The visual effects supervisor on the film talks about the film his designs for creature and a Hobbitt in his future?
Joe Letteri has been behind the scenes on some of the biggest movies in the 90s and into the 21st Century. From his first job on The Abyss to The Lord Of The Rings: The Two Towers and The Lord Of The Rings: The Return of The King to King Kong, Letteri has been involved in some of the biggest pictures of all time. His latest film, Water Horse: Legend of the Deep is coming to DVD and Blu-Ray on April 8 and I had the chance to talk with Letteri over the phone. Here's what he had to say.
First of all, can you explain your role on Water Horse: Legend of the Deep for those who aren't so tech-savvy?
Joe Letteri: Yeah. My title is Senior Visual Effects Supervisor and that means I have overall responsibility for creating all the visual effects on the film. A short way of putting that is anything that's not real.
How did you and Weta originally become involved with this project?
Joe Letteri: It was Barrie Osborne, who was a producer on the film, was also a producer on The Lord Of The Rings. We had worked together on The Lord Of The Rings and he had sent me the script and said, 'This is kinda cool. What do you think?' I read it and really liked the story so Barrie arranged for (director) Jay (Russell) and me to meet in L.A. for one trip. I sat down with Jay and just started talking about the story and the character and I just really liked it. It seemed like a really fun character and a nice story. It just took off from there. We started talking about character designs and personality and how we're going to see him in different stages of his growth and what that meant to the story. We really got into it from there.
Are you involved in pre-production at all with designs or just moreso in post?
Joe Letteri: I'm pretty much involved in the whole process from end to end. Jay had ideas for the characters, some sketches that he had done and we talked about basing Crusoe's design as an adult around The Loch Ness Monster, the classic photo of Nessie. So we worked from there, to the idea that he's going to find this large egg and when it comes out it's probably going to want to resemble a bird, kind of in the way that Nessie resembles a dinosaur. When we see Crusoe just coming out of the egg, it resembles a kind of a dinosaur/bird kind of thing. Then when we started to fill in the gaps in between, because we knew when he grew up a little - we called that his Puppy Stage. We wanted something that was just fun. Then we had the Teen Stage and that was just a transition between the puppy and the adult. It's kind of awkward, you're neither one nor the other kind of thing. We just tried to base that on what it feels like to be a teenager.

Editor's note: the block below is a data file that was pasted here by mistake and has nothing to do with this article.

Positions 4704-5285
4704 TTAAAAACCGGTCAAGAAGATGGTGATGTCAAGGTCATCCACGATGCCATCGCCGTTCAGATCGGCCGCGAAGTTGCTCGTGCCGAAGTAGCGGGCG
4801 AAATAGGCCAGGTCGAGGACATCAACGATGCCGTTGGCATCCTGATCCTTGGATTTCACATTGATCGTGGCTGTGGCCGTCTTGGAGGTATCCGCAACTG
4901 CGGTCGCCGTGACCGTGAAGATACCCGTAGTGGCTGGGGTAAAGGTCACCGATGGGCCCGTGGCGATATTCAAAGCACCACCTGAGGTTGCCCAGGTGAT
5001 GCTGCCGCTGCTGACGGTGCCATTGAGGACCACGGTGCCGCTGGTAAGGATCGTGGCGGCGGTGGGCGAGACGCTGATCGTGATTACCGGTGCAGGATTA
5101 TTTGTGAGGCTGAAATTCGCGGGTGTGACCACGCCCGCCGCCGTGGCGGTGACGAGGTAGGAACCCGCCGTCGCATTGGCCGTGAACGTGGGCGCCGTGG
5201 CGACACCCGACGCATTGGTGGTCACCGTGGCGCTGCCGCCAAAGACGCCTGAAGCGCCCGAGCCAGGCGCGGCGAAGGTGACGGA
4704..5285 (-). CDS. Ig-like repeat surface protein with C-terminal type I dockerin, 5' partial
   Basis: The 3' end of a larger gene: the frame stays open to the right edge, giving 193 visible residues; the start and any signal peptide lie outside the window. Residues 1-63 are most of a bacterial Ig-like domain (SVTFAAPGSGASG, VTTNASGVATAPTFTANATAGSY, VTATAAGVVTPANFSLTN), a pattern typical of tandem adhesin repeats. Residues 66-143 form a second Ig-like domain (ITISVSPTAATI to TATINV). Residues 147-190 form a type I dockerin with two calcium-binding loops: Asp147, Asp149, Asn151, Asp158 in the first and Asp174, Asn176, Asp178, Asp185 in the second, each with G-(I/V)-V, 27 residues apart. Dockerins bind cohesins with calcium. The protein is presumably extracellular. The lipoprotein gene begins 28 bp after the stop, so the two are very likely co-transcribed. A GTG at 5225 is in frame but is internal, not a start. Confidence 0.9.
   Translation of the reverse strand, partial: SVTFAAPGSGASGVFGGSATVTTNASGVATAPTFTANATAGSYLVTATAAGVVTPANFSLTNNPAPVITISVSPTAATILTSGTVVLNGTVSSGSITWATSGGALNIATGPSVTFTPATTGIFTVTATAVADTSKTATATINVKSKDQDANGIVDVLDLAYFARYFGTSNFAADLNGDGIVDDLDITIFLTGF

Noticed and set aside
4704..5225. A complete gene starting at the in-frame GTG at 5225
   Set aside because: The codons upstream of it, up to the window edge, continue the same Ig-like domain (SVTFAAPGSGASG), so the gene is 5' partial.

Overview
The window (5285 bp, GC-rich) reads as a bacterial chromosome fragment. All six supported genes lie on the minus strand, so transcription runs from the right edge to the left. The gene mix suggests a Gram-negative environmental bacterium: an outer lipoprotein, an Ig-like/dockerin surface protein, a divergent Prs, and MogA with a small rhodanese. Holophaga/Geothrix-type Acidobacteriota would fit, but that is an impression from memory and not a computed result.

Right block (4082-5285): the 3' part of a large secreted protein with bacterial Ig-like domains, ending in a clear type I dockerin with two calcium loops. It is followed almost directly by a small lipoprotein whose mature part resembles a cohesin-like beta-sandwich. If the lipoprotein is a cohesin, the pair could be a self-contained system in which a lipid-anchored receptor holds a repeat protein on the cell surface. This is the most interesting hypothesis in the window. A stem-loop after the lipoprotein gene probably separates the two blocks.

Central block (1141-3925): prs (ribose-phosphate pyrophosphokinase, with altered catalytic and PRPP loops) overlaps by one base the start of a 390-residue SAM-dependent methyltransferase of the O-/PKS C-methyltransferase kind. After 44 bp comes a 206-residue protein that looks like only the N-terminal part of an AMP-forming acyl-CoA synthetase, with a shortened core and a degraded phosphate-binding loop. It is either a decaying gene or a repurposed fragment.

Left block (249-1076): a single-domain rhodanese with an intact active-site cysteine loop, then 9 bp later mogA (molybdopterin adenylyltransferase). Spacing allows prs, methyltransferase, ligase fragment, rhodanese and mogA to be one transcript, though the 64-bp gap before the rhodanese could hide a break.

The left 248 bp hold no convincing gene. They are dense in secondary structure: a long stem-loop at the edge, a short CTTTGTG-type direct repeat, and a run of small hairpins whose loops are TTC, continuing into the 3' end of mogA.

Did you guys research the lore behind the Loch Ness Monster at all, in designing the character, or did you just do your own thing?
Joe Letteri: Well, what happened was we started with the sketches, for each of those phases. Then we did some rough pre-viz models that we sculpted by the workshop, very rough outline shapes. We scanned those and we started doing pre-viz animation with them. What that did was allow us to block out and we started to get a feel for the character and what kind of performance we were going to need. From that, we could do a more refined design, you know, how big or small to make the eyes. There were modifications done from the sketches to the sculptures that started to work out the animation of the character. There was a final design phase done on that, when we had it where we wanted to be, and added all the detailing. Those were scanned again and those became the final model.
In terms of scale, how does the CGI work you do here compare with something like The Lord Of The Rings?